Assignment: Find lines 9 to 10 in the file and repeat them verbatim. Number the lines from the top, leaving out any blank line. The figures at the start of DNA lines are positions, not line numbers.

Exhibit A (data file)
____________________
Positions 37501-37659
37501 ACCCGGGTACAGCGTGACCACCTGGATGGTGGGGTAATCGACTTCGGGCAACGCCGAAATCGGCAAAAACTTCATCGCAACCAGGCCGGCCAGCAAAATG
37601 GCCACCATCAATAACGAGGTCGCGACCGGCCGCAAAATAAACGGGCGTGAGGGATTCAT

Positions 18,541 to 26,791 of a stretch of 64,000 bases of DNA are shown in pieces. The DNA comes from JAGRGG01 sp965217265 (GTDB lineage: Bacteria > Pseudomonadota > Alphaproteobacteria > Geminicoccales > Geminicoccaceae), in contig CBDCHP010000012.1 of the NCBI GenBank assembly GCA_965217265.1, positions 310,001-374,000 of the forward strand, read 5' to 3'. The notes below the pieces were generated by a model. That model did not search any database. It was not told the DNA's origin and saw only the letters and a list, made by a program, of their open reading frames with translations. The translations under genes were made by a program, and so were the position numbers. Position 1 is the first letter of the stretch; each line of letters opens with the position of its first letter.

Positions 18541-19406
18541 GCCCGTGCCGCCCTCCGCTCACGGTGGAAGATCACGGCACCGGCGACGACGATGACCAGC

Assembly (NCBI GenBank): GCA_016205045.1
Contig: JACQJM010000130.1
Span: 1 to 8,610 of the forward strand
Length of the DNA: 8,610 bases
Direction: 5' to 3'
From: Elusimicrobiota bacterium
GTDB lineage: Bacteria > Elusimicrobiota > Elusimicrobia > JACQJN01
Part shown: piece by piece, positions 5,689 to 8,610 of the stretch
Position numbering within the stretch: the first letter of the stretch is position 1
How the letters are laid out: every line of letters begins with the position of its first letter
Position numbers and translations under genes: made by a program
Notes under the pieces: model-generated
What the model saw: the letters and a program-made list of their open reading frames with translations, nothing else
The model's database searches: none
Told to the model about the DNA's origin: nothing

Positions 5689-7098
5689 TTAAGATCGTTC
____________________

Span: 1 to 8,610 of the forward strand
Length of the DNA: 8,610 bases